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Chicago Teacher Makes Sense

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« on: September 16, 2012, 10:09:12 am »

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« Reply #1 on: September 16, 2012, 10:37:33 am »

What this teacher says reflects to a great extent what I have seen in my own, 'non-union' community too.  People who flee public education are usually the critics of things they fail to get involved with and have the means to flee. The teachers in public school whom I have met over the years have been beaten down and deprived of resources for years, mostly to satisfy the convenience of administrators in the layers of bureaucracy above them.  My opinion is that school policy in general is not about education, but rather about administrative convenience. I was about to say 'administrative comfort', but that is a little too harsh--although the air conditioning remarks are a beautiful way to make the same point.

My wife and I often argue about educational methods, she being from Japan where things are quite different and to my mind more sensible. But we don't live in Japan, and we don't live in Germany, and a thousand other places which have different ideas about education.  While he is an outlier, JOhn Gatto is someone who I believe best understands how America got to where it is with its notions of education. He may not have solutions that satisfy (although some are worth a try), but his general thesis--that public schools were intended to pacify and make obedient workers rather than make critical thinkers-- is one that makes an enormous amount of sense when you now see where America is. And where is that? We are the work-force of ever expanding, globalized corporations who want nothing more than profit.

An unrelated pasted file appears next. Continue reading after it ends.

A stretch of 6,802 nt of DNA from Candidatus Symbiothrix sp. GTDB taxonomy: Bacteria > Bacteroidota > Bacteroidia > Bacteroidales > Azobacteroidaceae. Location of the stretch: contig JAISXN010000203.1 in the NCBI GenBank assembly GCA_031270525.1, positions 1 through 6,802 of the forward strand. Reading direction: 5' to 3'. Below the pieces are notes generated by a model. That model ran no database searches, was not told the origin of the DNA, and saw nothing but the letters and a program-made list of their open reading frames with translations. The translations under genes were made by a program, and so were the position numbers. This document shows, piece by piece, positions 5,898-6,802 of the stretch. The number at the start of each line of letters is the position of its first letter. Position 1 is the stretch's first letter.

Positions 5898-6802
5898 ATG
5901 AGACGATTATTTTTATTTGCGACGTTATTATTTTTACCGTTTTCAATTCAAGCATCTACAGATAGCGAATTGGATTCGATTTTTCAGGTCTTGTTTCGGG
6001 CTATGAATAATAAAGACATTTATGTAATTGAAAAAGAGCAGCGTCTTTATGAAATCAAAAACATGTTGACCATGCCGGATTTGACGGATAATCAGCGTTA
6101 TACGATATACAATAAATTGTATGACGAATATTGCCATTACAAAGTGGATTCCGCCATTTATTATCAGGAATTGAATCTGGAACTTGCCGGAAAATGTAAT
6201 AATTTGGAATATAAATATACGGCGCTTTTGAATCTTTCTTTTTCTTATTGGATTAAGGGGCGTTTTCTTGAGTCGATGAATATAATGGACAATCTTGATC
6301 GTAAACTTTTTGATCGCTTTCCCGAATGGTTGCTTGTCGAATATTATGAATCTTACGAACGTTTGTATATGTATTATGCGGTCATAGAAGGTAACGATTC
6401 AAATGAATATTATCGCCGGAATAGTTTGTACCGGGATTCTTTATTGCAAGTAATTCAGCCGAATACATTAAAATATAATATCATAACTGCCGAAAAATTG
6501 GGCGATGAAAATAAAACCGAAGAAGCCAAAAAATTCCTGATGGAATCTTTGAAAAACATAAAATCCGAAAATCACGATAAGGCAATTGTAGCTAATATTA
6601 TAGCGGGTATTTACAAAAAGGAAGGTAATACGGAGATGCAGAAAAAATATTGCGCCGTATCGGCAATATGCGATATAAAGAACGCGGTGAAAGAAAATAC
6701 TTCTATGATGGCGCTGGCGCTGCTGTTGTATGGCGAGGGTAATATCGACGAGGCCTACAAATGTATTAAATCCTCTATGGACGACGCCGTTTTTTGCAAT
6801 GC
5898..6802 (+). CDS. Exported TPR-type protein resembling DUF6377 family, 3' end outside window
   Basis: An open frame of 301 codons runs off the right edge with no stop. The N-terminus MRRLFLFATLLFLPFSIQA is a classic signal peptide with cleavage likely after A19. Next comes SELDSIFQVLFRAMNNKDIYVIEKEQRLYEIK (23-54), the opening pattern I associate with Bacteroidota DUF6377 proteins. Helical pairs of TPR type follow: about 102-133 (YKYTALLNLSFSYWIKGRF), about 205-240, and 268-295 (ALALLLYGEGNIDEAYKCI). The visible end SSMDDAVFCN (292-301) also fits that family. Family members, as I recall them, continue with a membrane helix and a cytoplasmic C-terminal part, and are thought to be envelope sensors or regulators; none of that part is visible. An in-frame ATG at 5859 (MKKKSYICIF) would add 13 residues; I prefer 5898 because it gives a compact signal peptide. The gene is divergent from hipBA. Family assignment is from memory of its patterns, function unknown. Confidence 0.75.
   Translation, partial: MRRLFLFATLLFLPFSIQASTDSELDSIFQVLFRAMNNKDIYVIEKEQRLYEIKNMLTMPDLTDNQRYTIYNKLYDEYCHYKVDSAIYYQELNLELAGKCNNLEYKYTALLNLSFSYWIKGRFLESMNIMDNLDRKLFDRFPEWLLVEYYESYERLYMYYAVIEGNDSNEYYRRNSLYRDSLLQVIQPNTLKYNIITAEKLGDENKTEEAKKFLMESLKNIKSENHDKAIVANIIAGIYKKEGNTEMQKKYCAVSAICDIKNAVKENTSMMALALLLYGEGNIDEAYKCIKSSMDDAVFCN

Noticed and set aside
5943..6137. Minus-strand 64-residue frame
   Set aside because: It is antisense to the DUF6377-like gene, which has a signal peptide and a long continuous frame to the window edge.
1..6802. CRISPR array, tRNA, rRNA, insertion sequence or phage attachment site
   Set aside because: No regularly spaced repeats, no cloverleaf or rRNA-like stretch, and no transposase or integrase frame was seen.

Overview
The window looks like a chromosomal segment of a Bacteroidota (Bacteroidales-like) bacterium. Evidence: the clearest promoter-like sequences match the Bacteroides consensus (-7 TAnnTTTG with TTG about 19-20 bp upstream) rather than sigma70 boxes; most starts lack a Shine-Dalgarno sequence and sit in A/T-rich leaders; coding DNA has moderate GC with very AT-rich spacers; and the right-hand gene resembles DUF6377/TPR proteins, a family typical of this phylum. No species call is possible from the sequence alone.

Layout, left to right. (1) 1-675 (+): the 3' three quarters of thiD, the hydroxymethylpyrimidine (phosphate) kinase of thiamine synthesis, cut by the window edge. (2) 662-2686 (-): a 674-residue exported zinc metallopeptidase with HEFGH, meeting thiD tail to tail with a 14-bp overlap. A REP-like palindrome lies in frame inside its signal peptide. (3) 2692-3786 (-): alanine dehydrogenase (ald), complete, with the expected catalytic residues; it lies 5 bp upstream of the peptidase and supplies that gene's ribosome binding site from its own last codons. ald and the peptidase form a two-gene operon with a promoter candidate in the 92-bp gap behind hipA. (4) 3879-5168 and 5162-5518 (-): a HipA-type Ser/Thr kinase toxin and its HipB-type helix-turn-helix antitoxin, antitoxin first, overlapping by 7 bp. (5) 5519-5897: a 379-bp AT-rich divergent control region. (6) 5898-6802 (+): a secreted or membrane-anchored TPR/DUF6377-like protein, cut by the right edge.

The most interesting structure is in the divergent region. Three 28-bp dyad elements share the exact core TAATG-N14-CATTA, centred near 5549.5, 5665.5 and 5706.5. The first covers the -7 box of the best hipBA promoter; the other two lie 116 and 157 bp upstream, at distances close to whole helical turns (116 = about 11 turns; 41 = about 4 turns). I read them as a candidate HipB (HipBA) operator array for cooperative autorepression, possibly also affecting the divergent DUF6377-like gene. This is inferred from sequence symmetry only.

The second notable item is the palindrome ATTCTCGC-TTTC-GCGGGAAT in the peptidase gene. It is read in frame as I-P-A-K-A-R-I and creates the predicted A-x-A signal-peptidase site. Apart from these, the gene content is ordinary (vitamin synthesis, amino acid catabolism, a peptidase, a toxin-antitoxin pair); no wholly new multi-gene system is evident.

I have referred before to Henry George, an economist of the late 1800's. He makes a powerful argument about capitalism which goes unheard today. Part of that argument is simple and true:  the "capital" in capitalism is worth absolutely nothing without the "labor" that renders it valuable.  When Mitt Romney or Timmie Geithner or Jack Welch tells you they need lower taxes so the "capitalist" can make a business and create jobs, then he assumes the primacy of capitalism relation to labor.  They think "capital" comes first.

That is stupid on its face. Capital is an idle resource until labor is there to give it value. There is no "primacy" of capital.

I am not saying labor assumes primacy. I am saying Labor--with a captial "L"-- is the EQUAL of Capital with a capital "C".
This is one reason why I really like the remarks of the Chicago teacher's union.  They know what a lot of people need to learn.
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